No, you're really not. You're still resorting to your utterly boring attacks on Mike for the delusions in your head that tell you he hasn't shared his opinions on copyright in the nearly daily posts on the subject for more than a decade.
That is not rational.
If you want to be taken seriously, ever again, you will never once in the future ever ask Mike what his opinions are, or try to bait him into a corner for expressing them in the articles he writes. As soon as you do, you are either back to intentionally trolling, or being completely delusional.
I still think Google is playing the long game and giving them enough rope to hang themselves (much like what they did with the newspapers in Europe).
In a few months, or whenever the next thing with copyright big enough to get mass media coverage happens, Google will be able to say "we did everything you wanted, there has been no drop in piracy, so it's not our fault, your business model is just broken."
There is no scientific way to determine the "optimal" length
Sure there is. So long as you adequately define what the goal of copyright is, it's dead simple to determine some tests that can be performed, or data that can be examined to determine the optimal length of the copyright term.
If the goal is to incentivize new works being created, then examine the number of works being created versus the length of copyright (and for all these examples, as in all well performed scientific studies, control for external factors). If the goal is to allow for greater access to the works that have been created, then we can examine what works are in print or otherwise available, as discussed here: https://www.techdirt.com/articles/20141229/10521029540/how-copyright-makes-culture-disappear.shtml
My understanding of ex post facto is that it applies to criminal law: If something is legal when you do it, it can't be made illegal if the law is changed later.
While I'm not a lawyer, I don't see any reasons that the principle does not apply to civil law.
I guess the same holds true for civil law, but I've not seen it in that context.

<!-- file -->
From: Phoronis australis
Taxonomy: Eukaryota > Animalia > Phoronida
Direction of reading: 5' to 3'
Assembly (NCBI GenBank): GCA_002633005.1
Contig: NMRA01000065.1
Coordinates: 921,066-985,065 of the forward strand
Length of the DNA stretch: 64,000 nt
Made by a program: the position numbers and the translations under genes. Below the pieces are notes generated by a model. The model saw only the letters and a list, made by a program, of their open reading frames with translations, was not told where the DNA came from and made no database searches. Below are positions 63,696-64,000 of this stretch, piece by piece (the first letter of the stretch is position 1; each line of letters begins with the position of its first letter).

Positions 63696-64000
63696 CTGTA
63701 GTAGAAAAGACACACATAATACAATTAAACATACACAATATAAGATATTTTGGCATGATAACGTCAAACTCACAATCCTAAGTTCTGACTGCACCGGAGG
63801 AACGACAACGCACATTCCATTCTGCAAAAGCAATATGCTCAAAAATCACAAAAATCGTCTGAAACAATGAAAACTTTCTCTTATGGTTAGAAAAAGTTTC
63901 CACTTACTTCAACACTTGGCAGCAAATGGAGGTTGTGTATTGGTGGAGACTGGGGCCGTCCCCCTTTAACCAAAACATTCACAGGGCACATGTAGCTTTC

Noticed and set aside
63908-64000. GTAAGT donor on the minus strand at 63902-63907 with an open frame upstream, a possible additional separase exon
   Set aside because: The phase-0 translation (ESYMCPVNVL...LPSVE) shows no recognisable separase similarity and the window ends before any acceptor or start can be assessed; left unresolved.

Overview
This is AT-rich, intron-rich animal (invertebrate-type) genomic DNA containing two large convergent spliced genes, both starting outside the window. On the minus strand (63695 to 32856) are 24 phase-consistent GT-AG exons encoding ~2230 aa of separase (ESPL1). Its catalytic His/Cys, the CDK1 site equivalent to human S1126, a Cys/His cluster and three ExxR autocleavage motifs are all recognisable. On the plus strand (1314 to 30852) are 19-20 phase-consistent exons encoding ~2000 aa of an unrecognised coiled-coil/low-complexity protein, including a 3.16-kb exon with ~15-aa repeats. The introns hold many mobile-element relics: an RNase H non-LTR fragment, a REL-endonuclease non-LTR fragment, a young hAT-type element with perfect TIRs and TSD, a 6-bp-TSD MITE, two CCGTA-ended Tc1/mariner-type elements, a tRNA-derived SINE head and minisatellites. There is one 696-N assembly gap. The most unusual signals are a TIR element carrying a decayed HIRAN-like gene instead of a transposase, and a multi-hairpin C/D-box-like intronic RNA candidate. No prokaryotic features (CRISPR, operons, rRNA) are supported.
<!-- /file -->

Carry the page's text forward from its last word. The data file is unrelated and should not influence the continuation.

Then let me put it into context for you. The "deal" the creator of a work agreed to when given an exclusive right to their idea or expression was that after a limited period of x years, it would then be legal for the public (everyone) to then use that creation in any possible way, regardless of the creators permission or wishes.
If I were to share one of the works in the article, wouldn't I, as a member of the public, be upholding that original deal?
Eldrad/Golan - since I'm not a lawyer, I don't really care about nitpicky details of whether an argument was made. I care about overall principles and whether or not the law in question is good for the public.
As to Congress, if you think Congress speaks for the public, then you're more deluded than you accuse me of being for having anti-copyright views.
What is your opinion on retroactive copyright length extension? I've read all your posts on this page and you've never stated specifically your opinion on retroactive extension. Please do so.
I'd also like to know your specific opinion on ex post facto law, or as Wikipedia puts it, law "that retroactively changes the legal consequences (or status) of actions that were committed, or relationships that existed, before the enactment of the law."
Why do retroactive copyright length extensions not violate this principle? Isn't Congress barred from passing such laws? When all of the works mentioned in this article were created, and granted copyright, weren't the terms of the deal with the public for the granting of that temporary copyright that the works would pass into the public domain this year?
The arrival of commercial versions of VoIP in 1995 created a policy crisis. Did VoIP fall under Title II like all other voice services or remain an non-regulated information service like all other data/computing services. Keep in mind VoIP/Internet were born entirely from non-regulated information services parents.
I find that argument disingenuous. While VoIP and the information services were not regulated, the infrastructure was regulated - the phone lines that most people used to connect to their dial-up modems. All of the non-regulated services would never have been possible without the regulation, going all the way back to the Carterphone regulatory decision.
Can't they just get a subpoena for the person's information followed by a court order?
Yes, of course they can. However, the courts have been pushing back on the bulk fishing expeditions based on nothing more than "we saw these IPs in a bittorrent cloud" bullshit. Which means that the copyright holders have to both do a something more than minimal investigation and cover initial court and legal fees - which is costly upfront and doesn't come remotely close to covering even in the event of a judgement.
The short answer is that the copyright holders want to enforce their rights by pushing all theirs costs onto other services.